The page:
9 Game #2: Football bingo Materials The Football Bingo Game consists of four different bingo game cards. The squares of each bingo card contain a scientific principle that is explained by the Football Science Playbook. There is also a sheet of paper containing strips of paper that list an excerpt, the basic idea, of each scientific principle. These strips of paper will be cut out and placed in a small bowl or paper bag. Players will also need markers such as pennies, buttons or checkers to cover the squares of their bingo game cards. Set Up Cut out the strips of paper on each page. Fold them and place them in a small bag or bowl. Make sure each player has a Bingo Board, as well as something to cover up the spaces on the board, such as pennies, buttons, or checkers. To Play Each player takes a turn choosing a paper from the bag or bowl. After reading the text aloud, the player looks through The Football Science Playbook to see which scientific principle is the best match for that text. If the player s game board has a square with that principle, they cover the square while explaining how the scientific principle matched the paper they pulled from the bag. For example, if a player pulls the strip of paper that reads: ability to throw or kick a tight spiral. The player would explain that they covered Prolate Spheroid on their game board because the shape of a football allows a player to throw a spiral. If there is no match, the next player takes their turn to reach into the bag or bowl. The first player to cover one row on their bingo game card either horizontally, vertically, or diagonally is the winner. If players have already played other downloadable football games and they already remember information about the scientific principles, there is no need to reference the Football Science Playbook for additional help. 9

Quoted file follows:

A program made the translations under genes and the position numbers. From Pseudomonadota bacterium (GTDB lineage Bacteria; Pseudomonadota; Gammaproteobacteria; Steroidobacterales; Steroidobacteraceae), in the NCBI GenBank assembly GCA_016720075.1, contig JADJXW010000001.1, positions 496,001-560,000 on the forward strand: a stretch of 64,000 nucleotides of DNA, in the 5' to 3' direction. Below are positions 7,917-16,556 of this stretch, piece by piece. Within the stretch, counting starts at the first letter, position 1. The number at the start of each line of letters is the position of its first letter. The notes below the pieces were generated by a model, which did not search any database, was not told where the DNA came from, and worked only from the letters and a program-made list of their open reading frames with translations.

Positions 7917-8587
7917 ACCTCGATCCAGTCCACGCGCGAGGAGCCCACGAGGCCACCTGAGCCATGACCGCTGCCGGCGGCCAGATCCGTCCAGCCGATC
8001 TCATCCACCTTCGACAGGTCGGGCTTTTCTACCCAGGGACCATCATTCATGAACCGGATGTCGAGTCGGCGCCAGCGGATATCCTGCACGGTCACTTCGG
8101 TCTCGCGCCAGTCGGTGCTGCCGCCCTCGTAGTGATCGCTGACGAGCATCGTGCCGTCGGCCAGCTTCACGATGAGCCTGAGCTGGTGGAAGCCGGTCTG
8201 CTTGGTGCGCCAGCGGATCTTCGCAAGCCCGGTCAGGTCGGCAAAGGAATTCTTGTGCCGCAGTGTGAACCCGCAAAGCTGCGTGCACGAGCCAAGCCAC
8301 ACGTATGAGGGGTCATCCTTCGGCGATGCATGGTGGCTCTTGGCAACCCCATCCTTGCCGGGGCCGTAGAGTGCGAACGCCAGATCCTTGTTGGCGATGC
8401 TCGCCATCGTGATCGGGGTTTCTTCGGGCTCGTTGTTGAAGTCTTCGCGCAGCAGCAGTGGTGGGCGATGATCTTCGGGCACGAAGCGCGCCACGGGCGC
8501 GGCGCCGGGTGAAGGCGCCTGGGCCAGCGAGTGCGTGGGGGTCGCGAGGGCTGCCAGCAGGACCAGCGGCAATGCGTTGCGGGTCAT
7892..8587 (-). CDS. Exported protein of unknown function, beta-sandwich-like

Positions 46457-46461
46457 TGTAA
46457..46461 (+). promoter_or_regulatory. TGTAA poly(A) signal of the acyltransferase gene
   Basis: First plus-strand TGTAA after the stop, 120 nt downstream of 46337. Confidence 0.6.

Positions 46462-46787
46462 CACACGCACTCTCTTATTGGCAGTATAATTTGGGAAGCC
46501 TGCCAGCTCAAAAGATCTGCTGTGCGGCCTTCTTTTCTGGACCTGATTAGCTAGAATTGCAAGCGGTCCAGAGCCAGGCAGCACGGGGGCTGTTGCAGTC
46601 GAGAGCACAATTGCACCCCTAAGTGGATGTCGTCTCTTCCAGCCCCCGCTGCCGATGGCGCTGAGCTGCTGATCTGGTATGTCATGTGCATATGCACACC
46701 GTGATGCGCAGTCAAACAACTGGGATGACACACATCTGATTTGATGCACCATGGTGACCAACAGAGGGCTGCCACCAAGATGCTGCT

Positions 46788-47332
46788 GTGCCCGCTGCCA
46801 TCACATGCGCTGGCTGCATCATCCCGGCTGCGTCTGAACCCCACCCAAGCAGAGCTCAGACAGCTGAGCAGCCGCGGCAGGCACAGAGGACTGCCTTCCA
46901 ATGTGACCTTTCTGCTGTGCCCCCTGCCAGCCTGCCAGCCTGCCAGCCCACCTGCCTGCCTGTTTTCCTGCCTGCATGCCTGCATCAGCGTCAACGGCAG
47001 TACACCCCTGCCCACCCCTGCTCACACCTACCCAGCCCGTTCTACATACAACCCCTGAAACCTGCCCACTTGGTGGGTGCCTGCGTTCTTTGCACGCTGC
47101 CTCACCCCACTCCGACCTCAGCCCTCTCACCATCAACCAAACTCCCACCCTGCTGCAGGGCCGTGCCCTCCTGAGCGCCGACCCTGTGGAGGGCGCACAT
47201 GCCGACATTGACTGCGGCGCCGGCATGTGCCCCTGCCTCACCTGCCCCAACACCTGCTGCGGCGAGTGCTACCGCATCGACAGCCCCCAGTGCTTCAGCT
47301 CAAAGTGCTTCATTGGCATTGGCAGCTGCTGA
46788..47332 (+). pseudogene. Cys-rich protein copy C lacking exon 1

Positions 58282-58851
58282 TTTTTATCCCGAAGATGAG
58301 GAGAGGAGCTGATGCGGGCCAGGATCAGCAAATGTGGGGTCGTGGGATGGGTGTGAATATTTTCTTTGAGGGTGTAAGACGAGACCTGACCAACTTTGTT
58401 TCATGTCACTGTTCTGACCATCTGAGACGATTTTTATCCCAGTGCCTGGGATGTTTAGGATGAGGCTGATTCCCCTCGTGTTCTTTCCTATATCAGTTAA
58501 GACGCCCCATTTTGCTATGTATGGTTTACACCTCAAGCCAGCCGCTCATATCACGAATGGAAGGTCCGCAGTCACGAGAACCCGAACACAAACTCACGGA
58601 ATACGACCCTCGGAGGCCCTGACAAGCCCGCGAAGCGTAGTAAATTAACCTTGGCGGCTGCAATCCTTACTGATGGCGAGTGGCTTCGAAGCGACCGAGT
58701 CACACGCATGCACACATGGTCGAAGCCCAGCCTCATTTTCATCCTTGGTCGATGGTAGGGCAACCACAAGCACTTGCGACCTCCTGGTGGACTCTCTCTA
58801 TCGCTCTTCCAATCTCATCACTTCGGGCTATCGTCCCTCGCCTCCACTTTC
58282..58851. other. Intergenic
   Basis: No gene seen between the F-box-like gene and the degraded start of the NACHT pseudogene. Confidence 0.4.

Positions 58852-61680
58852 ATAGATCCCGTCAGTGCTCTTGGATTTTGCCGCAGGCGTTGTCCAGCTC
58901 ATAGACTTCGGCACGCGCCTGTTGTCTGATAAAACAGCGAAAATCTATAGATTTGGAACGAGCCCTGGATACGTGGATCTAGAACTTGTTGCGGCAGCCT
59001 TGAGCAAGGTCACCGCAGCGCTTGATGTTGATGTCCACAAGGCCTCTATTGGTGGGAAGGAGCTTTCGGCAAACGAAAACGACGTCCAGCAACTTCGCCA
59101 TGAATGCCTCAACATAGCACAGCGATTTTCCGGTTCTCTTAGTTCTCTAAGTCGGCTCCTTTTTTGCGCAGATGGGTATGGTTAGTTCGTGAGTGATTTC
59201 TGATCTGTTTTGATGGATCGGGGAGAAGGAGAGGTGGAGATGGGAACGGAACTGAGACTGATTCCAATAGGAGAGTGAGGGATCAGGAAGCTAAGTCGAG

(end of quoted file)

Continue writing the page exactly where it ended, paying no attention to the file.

10 cut on dotted line make precise passes ability to throw or kick a tight spiral control how high, how far, how much time the ball hangs in the air the force applied to the mass of a football is the kicker s foot the longest leg of the triangle or the hypotenuse is also the defenders, angle of pursuit position, velocity and acceleration, great speed to elude tacklers unbalanced force a linebacker, can act on a runner, to stop him the players will exert an equal and opposite reaction on one another if the player is hit from the side, there is torque once the linebacker has kinetic energy he can apply force to an opposing player a 300 lb. tackle has a lot of inertia momentum will overcome the receivers inertia 10